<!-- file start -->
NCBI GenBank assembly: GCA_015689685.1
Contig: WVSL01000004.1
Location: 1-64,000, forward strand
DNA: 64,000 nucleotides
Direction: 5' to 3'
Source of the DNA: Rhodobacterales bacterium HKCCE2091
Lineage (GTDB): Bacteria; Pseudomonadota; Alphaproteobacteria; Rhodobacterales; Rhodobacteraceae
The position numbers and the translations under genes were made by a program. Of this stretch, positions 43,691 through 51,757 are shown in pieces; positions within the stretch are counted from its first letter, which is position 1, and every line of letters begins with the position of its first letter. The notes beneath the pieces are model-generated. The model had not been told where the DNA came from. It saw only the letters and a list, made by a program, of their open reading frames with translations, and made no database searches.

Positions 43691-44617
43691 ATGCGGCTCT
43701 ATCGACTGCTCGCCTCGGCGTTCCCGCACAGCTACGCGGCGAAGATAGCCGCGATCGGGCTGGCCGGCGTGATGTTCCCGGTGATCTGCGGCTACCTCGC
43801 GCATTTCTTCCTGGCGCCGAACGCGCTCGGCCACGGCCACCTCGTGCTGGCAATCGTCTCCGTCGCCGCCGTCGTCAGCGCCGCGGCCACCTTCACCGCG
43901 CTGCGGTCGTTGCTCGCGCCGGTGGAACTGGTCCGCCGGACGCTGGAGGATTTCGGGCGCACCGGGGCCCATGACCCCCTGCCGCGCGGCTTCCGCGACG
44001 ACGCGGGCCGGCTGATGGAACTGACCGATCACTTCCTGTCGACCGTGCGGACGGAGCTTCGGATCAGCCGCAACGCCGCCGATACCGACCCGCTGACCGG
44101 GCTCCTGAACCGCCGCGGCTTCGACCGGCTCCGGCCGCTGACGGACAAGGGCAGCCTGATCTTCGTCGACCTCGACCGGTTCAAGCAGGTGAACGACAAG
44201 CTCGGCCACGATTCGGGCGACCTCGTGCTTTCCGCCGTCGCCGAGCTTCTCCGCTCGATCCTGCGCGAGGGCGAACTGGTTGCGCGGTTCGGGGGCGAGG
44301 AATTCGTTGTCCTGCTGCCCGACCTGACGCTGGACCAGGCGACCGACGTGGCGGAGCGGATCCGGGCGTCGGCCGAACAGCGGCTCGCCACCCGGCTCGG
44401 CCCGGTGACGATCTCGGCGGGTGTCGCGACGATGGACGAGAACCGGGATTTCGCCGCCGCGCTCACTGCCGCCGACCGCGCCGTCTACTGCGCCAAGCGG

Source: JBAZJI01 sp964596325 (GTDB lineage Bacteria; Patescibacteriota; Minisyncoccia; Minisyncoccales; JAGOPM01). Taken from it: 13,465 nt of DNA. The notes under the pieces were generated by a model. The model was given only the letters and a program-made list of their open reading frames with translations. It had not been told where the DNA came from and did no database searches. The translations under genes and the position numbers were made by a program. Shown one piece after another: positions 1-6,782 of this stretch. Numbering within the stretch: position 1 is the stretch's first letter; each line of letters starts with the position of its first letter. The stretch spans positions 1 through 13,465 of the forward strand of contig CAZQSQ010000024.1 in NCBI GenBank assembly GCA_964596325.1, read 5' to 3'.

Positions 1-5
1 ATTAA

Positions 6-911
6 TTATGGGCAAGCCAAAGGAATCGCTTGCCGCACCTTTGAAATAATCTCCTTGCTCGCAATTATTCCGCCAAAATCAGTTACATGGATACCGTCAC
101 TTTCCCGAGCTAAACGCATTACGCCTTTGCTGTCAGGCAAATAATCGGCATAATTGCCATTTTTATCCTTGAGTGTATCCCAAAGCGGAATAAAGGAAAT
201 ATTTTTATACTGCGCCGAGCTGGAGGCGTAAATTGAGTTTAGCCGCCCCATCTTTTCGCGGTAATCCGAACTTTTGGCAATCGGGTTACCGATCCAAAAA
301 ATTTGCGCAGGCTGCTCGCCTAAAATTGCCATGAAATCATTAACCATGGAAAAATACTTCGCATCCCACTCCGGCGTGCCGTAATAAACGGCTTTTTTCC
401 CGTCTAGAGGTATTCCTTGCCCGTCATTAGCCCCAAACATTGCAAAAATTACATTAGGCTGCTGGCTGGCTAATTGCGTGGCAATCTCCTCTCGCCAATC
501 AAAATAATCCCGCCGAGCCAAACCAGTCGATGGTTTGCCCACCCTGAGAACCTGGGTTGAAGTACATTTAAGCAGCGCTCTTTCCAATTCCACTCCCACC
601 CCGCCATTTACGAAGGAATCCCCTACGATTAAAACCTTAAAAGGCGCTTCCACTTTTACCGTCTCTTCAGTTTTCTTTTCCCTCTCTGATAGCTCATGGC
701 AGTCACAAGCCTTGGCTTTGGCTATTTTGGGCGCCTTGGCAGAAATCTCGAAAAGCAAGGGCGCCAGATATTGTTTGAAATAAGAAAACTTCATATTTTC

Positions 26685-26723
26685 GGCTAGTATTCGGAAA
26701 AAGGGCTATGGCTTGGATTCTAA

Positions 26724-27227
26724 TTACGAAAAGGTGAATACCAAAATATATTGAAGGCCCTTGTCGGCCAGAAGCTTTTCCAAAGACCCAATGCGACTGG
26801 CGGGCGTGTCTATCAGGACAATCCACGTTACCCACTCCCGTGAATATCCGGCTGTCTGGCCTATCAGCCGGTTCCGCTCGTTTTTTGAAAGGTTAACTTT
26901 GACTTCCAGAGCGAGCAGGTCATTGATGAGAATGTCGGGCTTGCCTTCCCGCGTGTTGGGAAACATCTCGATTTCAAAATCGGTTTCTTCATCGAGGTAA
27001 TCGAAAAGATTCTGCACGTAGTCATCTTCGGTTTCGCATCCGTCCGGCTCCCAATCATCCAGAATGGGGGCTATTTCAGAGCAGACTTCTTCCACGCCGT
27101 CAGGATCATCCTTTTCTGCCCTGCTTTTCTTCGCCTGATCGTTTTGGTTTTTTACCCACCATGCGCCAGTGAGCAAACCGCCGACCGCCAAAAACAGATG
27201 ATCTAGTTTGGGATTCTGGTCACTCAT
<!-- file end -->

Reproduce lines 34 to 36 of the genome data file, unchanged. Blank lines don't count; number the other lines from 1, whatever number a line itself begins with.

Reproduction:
Positions 26724-27227
26724 TTACGAAAAGGTGAATACCAAAATATATTGAAGGCCCTTGTCGGCCAGAAGCTTTTCCAAAGACCCAATGCGACTGG
26801 CGGGCGTGTCTATCAGGACAATCCACGTTACCCACTCCCGTGAATATCCGGCTGTCTGGCCTATCAGCCGGTTCCGCTCGTTTTTTGAAAGGTTAACTTT